A landlord who wants to evict a tenant in Delaware must win an eviction lawsuit (also called an action for summary possession) against the tenant in court. The landlord must follow very specific rules and procedures during the entire eviction process; otherwise, the eviction might not be valid. This article will explain the basic rules and procedures landlords and property managers must follow when evicting tenants in Delaware.
To evict a tenant, a landlord must have legal cause. Legal cause provides the basis for the lawsuit, and it has been defined by Delaware law as failure to pay rent, violation of the lease or rental agreement, irreparable harm to another person or the rental property, or violation of the law. To evict the tenant for one of these reasons, the landlord must first terminate the rental agreement. This is done by giving the tenant written notice.
If a landlord does not have legal cause to evict a tenant but wants the tenant to move out anyway, the landlord has to wait until the lease or rental agreement has expired. In some cases, the landlord might still need to give the tenant written notice to move.
A landlord who wants a tenant with a month-to-month tenancy to move, but does not have legal cause to evict the tenant, can give the tenant a written 60-day notice to move. The 60 days will begin on the first day of the month following the notice. For example, if the landlord gives the tenant notice on March 15, the 60-day time period will begin starting April 1. This notice must inform the tenant that the landlord is terminating the month-to-month tenancy and that the tenant must move out of the rental unit by the end of the 60-day time period. If the tenant does not move out in time, then the landlord can file an eviction lawsuit against the tenant (see Del. Rev. Stat. Ann. tit. 25 § 5106). Delaware Notice Requirements to Terminate a Month-to-Month Tenancy has more information on this subject.
A landlord who wants a tenant with a fixed-term lease (that is, a lease with a specific end date) to move, but does not have legal cause to evict the tenant, must wait until the lease has ended before expecting the tenant to move. The landlord is not required to give the tenant written notice to move unless the terms of the lease specifically require the landlord to do so. If the tenant does not move out of the rental unit by the end of the lease term, then the landlord should stop accepting rent from the tenant and begin the eviction process.
A tenant can always choose to fight an eviction, even if a landlord has a valid legal cause to evict the tenant. The tenant could also have a valid legal defense against the eviction, such as the landlord discriminating or retaliating against the tenant. The tenant's decision to fight the eviction could lead to increased legal costs for both the landlord and the tenant and could allow the tenant more time to remain living in the rental unit. Tenant Defenses to Evictions in Delaware has more information.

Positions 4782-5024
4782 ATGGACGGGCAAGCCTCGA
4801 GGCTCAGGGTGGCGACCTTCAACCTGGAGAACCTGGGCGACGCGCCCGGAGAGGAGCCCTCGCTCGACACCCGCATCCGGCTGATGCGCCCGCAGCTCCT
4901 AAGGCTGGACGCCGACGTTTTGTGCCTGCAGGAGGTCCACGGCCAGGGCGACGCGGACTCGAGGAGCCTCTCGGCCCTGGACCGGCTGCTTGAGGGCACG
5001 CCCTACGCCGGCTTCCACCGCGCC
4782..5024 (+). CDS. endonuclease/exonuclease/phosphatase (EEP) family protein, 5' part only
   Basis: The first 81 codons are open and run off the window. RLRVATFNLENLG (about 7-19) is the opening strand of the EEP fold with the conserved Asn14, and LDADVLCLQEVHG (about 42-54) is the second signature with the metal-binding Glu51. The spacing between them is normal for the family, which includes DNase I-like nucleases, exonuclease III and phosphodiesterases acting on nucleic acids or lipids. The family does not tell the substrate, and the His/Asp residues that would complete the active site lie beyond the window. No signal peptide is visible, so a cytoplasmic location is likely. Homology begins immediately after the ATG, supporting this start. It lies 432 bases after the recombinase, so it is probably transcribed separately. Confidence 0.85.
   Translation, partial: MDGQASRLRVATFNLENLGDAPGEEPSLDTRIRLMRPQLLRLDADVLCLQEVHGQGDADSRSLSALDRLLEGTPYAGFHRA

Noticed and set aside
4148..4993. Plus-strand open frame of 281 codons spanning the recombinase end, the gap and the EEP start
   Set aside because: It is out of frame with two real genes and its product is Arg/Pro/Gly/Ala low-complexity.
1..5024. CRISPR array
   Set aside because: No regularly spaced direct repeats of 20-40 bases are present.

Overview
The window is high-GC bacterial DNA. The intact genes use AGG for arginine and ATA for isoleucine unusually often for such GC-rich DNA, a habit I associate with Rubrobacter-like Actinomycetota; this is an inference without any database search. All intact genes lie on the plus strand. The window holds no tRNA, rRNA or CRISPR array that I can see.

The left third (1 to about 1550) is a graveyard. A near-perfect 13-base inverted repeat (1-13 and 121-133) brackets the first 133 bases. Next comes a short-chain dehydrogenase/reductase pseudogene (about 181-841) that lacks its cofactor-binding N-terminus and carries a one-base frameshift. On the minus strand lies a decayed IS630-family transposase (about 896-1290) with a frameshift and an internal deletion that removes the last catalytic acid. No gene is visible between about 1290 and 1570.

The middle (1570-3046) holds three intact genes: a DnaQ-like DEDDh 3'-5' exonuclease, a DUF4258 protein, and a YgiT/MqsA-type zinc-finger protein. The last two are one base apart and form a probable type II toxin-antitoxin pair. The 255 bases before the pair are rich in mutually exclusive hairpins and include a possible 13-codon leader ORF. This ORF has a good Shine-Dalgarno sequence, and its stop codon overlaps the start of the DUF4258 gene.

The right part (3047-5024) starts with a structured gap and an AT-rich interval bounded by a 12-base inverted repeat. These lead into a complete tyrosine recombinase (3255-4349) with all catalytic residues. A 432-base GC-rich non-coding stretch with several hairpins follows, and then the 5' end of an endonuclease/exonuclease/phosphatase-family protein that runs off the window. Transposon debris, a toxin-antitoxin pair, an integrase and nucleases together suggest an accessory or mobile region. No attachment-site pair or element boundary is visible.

A landlord can only remove a tenant from a rental unit after the landlord has won an eviction lawsuit against the tenant. Even then, the landlord is not the one who will actually evict the tenant; that will be done by a law enforcement officer with a court order. Delaware law has made it illegal for the landlord to do anything, other than file a legal eviction lawsuit, that forces the tenant to move out of the rental unit, and the tenant can sue the landlord for trying. Illegal Eviction Procedures in Delaware has more information on this topic.
After the eviction, the landlord might find that the tenant has left behind personal property at the rental unit. The landlord must store the personal property for seven days after the date of the eviction. If the tenant does not claim the property during those seven days, then the landlord can consider the property abandoned and dispose of it (see Del. Rev. Stat. Ann. tit. 25 § 5715). Handling a Tenant's Abandoned Property in Delaware has more information for landlords who find themselves in this situation.
Landlords must carefully follow all the rules and procedures required by Delaware law when evicting a tenant; otherwise, the eviction may not be valid. Although these rules and procedures may seem burdensome to the landlord, they are there for a reason. Evictions often occur very quickly, and the end result is serious: the tenant has lost a place to live. The rules help ensure the eviction is justified and that the tenant has enough time to find a new home.
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